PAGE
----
August 29, 2012 – People and process still make up the bulk of IT security concerns, but the next few years will be marked by parallel spikes in strategy to fortify enterprise data in the cloud and on personal devices, according to a new Gartner report.

In his “Top Security Trends and Takeaways for 2012 and 2013” assessment outlined Wednesday, Gartner Managing VP Ray Wagner put the cloud and consumerization, along with poor attack prevention, as the lone “tech-based” risks to enterprise IT. Other security threats feature a technical component, but have “more to do with being able to identify practices and procedures” within the enterprise, rather than deployment and tools. And, in the instance of the cloud and BYOD, they are rising to the top of Gartner’s annual review of the security landscape.

In terms of the consumerization of enterprise data, Gartner puts 70 percent of the mobile workforce operating entirely via personal “smart” devices by 2018, which Wagner says he feels may be a low-ball figure. On the security front, Wagner says the problem behind the enterprise savings and user freedom with consumerization becomes “managed diversity”: different security profiles, a range of levels of trust with users and devices, and a diverse set of end points. Setting up a framework of mobile device management means asking questions on device security levels, passwords, encryption, and user disposal and awareness. Wagner adds that managing device security may involve acquiring virtual machine technology or new access portals for at least some transactions.

As more enterprise operations and projects move into the cloud and as-a-service offerings, Wagner says IT security concerns should increasingly play out around finding the protection behind what is being bought and the risk level with the information being deployed. There are more enterprise controls over large-scale data center deployments, for instance, compared with a SaaS solution, though the risk and backup involved with that data also varies. Where it’s increasingly tricky for enterprise IT security officers rests in about half of the cloud security decisions that are murkier in terms of oversight and accreditation, Wagner says.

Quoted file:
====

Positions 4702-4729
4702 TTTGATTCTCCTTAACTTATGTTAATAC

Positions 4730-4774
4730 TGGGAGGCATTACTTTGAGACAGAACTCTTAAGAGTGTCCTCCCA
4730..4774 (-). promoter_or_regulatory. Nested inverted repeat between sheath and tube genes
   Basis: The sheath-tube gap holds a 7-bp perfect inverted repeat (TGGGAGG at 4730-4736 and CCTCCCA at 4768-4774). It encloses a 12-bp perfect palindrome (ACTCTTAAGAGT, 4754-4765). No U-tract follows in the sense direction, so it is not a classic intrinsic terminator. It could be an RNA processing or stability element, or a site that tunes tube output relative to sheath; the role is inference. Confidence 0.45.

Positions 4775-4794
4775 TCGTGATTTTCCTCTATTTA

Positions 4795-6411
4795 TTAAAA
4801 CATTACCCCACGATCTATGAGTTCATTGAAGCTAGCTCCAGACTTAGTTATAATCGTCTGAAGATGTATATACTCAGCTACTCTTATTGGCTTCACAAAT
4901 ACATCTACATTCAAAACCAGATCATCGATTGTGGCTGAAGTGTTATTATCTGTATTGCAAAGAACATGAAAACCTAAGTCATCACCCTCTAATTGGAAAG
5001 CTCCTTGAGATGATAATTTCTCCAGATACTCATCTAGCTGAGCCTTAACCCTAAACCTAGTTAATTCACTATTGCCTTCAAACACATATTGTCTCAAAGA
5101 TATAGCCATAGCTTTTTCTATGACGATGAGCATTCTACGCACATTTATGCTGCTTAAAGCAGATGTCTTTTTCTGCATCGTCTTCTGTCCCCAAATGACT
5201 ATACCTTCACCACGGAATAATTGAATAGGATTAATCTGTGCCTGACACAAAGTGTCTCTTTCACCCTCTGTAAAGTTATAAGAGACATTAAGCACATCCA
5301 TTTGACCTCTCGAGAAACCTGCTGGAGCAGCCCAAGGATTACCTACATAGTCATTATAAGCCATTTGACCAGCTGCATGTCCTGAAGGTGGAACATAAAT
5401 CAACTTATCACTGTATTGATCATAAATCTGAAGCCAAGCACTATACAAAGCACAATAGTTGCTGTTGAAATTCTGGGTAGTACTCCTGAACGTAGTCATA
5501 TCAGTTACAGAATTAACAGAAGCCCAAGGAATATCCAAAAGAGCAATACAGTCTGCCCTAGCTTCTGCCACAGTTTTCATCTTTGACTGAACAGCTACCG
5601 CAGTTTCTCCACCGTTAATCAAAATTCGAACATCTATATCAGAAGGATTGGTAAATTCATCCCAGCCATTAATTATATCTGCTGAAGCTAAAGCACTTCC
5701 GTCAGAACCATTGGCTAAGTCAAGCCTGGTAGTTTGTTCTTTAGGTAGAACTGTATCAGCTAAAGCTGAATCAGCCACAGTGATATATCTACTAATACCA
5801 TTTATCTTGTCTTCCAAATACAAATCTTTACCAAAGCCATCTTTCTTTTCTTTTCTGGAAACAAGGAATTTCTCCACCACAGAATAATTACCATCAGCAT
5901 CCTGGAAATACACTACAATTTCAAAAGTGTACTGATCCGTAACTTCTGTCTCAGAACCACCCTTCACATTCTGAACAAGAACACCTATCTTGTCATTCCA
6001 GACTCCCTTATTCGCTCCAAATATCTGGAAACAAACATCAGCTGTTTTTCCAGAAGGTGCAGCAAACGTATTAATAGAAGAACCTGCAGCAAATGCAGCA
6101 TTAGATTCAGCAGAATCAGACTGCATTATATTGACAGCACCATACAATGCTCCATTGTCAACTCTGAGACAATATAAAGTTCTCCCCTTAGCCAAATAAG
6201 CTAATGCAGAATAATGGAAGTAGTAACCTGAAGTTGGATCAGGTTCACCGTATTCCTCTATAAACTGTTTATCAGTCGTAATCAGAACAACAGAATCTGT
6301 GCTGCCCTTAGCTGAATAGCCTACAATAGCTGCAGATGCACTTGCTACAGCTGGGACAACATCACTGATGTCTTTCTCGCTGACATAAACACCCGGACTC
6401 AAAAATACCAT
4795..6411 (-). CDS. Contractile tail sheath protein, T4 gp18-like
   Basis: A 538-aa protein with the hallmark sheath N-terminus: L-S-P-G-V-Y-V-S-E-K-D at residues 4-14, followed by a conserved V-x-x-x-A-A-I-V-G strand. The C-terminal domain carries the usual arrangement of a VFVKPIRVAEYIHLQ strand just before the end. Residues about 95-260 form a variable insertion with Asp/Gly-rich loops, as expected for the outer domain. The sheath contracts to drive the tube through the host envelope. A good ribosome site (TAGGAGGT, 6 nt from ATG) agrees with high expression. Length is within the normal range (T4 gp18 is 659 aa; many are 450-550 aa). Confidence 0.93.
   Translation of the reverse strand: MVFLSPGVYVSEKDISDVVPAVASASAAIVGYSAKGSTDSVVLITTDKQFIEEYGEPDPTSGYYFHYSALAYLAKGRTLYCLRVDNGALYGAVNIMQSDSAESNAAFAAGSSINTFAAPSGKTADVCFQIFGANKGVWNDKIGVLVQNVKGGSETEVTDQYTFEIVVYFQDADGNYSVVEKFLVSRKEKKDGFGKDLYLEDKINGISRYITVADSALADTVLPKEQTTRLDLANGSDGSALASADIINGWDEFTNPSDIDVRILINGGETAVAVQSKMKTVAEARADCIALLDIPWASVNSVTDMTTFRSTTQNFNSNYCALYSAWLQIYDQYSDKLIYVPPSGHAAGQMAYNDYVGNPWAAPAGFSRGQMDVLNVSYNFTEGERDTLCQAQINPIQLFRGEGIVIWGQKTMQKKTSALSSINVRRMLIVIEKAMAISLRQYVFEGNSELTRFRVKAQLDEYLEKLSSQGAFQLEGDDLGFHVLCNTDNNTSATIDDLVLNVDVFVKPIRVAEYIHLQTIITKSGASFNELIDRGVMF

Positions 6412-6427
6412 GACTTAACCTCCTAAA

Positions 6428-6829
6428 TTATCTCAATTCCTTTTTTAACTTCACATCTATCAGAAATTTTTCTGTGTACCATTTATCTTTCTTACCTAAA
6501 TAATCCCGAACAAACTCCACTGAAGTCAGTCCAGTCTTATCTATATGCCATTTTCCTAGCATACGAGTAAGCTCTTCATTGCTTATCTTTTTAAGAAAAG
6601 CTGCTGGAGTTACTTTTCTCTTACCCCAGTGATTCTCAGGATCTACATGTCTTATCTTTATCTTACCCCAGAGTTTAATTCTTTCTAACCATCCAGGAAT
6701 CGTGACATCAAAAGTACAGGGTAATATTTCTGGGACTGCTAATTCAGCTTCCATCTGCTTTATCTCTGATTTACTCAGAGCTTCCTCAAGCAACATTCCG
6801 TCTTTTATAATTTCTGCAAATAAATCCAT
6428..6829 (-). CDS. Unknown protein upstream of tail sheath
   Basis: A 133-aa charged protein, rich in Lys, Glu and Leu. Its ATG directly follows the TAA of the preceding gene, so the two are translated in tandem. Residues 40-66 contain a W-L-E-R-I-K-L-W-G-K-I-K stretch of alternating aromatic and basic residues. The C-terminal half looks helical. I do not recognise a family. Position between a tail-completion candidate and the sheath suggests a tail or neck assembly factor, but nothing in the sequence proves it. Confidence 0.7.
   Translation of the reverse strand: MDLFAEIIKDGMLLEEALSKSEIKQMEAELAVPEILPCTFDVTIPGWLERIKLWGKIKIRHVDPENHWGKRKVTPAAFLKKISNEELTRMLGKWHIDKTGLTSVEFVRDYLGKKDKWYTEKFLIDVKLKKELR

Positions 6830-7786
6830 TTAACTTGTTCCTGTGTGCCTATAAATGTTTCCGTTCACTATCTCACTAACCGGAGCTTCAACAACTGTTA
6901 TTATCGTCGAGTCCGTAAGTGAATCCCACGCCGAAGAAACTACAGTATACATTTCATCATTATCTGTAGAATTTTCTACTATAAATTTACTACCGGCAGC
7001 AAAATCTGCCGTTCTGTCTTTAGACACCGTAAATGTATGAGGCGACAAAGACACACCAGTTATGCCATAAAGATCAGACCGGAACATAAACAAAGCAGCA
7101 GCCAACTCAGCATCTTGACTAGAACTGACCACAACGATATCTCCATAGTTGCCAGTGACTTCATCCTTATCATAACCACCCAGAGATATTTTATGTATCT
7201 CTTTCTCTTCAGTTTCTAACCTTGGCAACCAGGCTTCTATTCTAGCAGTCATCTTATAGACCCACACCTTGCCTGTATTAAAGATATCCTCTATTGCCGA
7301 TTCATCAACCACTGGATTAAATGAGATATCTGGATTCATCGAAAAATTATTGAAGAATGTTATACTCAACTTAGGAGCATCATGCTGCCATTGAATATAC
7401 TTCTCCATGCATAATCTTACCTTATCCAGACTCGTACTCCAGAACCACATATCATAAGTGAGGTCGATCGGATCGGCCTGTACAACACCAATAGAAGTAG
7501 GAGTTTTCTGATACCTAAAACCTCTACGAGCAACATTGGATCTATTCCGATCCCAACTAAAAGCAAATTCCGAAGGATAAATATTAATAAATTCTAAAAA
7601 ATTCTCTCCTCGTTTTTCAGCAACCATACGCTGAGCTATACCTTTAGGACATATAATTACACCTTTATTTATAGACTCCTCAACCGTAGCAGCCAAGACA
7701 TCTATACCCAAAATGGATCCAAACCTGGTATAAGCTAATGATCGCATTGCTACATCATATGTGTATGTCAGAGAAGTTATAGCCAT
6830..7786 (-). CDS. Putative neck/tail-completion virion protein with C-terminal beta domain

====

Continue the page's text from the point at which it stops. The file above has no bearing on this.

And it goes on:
“This is where you have to decide whether to trust and how much to trust that internal [cloud security] service. You may need to use a third-party or some custom assessments, and there seems to be more work to do,” says the security analyst, adding that full, enterprise-level cloud assessment standards are as far as five years off.

As a whole, the 10 top security trends moving into the next year are, in no order of importance:

  • Network security/security markets
  • Data security
  • Security monitoring
  • Consumerization/mobility
  • Identity and access management
  • Cloud security
  • Business continuity and disaster recovery
  • Privacy
  • Information governance and IT security
  • Security program maturity

To take new or further action on these items over the next six months, Wagner recommended mapping key indicators into business KPIs as well as establishing processes for estimates on the life cycle and effectiveness of security controls. Over the coming 12 months, CIOs, CROs and CISOs should develop a long-term strategy for continuous security improvement and deliver an executive reporting scheme that addresses security needs to a business audience.